A person’s identity is a complex thing, and people are far too prone to making baseless assumptions about who someone is and what they’ve been through over the course of their life. A new environment or being in the same place as a new person or group of people can bring to the surface previously unexplored emotions and issues, and those circumstances have the power to drastically change someone’s worldview and their relationship with the people closest to them. Seagrass presents a powerful exploration of what it means to fit in while feeling distinctly separate.
Judith (Ally Maki) and Steve (Luke Roberts) travel to a family retreat with their two daughters, eleven-year-old Stephanie (Nyha Breitkreuz) and six-year-old Emmy (Remy Marthaller). It’s a chance for the kids to embrace nature and meet other children while Judith and Steve take time to work on their fractured marriage. An introduction to Pat (Chris Pang) and Carol (Sarah Gadon) only serves to make them feel further apart and less compatible, as Judith and Pat’s shared Asian heritage gives them something to bond over that Steve and Carol will never truly be able to understand.
Writer-director Meredith Hama-Brown makes her feature debut with Seagrass, a quiet look at the things people keep bottled up inside and the unpredictable ways in which they bubble to the surface. Judith and Steve’s relationship dynamic is only part of it, since Stephanie is going through her own issues as she tries to fit in with other girls and Emmy remains fixated on her late grandmother’s apparently lingering spirit. Their surroundings are meant to invoke serenity and peace, but instead the air is infused with trepidation and a sense of longing, as if this temporary space feels all too impossible to make permanent.
In one of the first conversations between the two featured adult couples, Pat asks Judith a question about her family history, catching her off-guard and bringing up something that clearly hasn’t been prominently discussed in her own marriage. Pat is Chinese Australian and Judith is Japanese Canadian, and he correctly assesses that her parents were interned in camps during World War II. The casual dredging up of this painful memory brings much to the forefront and helps to expose the ways in which unseen or undiscussed realities can still be deeply impactful and presents the opportunity for societal conversations that typically avoid returning to problematic elements of the past.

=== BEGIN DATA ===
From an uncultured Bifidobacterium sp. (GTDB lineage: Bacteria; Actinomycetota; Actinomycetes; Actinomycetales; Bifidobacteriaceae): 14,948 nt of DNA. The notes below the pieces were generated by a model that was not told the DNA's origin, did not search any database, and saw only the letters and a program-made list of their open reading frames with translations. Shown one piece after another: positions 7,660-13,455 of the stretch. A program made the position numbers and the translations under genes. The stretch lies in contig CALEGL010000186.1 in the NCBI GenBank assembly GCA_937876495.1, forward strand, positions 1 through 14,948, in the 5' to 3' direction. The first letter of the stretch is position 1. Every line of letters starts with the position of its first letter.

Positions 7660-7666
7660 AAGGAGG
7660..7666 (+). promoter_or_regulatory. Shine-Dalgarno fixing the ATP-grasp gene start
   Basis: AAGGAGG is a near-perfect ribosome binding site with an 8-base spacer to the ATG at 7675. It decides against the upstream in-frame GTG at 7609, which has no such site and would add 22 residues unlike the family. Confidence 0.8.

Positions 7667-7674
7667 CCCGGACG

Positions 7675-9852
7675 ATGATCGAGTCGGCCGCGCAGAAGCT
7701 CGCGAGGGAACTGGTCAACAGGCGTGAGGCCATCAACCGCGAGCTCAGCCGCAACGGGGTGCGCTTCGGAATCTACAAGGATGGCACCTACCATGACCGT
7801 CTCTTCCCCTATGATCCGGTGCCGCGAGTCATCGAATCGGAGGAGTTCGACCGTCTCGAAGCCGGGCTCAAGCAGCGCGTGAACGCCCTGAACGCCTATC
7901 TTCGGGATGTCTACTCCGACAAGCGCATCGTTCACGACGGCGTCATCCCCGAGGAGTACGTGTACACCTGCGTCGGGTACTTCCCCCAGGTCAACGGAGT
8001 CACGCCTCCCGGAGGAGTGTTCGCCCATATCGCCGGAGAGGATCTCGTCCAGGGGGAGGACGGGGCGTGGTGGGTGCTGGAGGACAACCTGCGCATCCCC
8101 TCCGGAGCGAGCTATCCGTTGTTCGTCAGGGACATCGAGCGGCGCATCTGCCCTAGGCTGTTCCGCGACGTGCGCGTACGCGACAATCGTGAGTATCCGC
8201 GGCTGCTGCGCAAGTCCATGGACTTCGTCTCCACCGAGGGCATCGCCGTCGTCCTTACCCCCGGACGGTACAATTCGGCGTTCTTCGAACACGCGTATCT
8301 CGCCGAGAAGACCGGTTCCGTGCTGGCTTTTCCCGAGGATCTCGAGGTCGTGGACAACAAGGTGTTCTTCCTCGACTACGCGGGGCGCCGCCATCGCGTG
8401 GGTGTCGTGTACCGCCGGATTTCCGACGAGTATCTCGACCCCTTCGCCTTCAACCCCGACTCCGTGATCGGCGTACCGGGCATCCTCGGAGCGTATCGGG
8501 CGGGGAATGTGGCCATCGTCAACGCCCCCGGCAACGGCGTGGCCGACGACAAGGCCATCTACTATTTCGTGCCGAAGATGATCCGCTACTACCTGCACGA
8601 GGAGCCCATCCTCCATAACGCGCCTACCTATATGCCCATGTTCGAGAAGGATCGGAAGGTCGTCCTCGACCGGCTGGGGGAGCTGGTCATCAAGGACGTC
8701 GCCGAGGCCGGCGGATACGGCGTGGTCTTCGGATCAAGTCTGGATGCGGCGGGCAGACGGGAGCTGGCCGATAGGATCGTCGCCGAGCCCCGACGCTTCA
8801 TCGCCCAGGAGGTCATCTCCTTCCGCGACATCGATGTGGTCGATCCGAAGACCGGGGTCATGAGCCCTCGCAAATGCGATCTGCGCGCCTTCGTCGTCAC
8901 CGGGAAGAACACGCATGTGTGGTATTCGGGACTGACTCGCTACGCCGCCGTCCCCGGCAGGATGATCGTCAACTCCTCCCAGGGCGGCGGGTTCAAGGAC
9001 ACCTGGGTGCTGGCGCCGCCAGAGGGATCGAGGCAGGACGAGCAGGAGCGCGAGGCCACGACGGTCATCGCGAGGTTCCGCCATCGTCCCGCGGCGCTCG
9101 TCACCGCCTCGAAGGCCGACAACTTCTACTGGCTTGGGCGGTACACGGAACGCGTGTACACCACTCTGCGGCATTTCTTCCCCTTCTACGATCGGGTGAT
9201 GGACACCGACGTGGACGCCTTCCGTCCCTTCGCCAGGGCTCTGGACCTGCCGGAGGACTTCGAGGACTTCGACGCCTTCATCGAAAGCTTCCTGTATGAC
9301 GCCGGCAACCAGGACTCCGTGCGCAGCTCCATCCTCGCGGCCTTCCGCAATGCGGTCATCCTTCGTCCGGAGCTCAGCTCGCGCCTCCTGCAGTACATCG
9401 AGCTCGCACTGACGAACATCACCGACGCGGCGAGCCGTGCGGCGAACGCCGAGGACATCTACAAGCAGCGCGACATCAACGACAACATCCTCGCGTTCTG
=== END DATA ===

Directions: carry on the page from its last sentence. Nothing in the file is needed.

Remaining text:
Maki, who also appears in a very different Asian-led film this year, Shortcomings, delivers a nuanced and deliberate performance as Judith, tapping into the way in which she constantly represses her feelings and particularly her temper. Watching her slowly let herself open up is an unnerving and fascinating process, and Maki handles the shifts extremely well. Roberts brings a deep dissatisfaction and lack of patience to Steve, while Pang and Gadon present an airier and less fully realized couple that have yet to truly encounter any substantial obstacles in their own relationship yet seem alluring.
There is an additional part of this film that has little to do with Judith and Steve yet is extremely influenced by their parenting style and the ways in which they haven’t successfully hidden their unhappiness from their children. Breitkreuz and Marthaller are both relative newcomers who demonstrate enormous potential in their mature engagement with difficult material that deals not only with adolescent bullying and peer pressure but also with generational trauma that they couldn’t hope to comprehend. The entire family’s story converges in an unexpected manner that feels true to real life, bringing audiences out of the vacation setting and back to the day-to-day routine in which its members will need to continue existing.
Seagrass makes its world premiere in the Discovery section at the 2023 Toronto International Film Festival.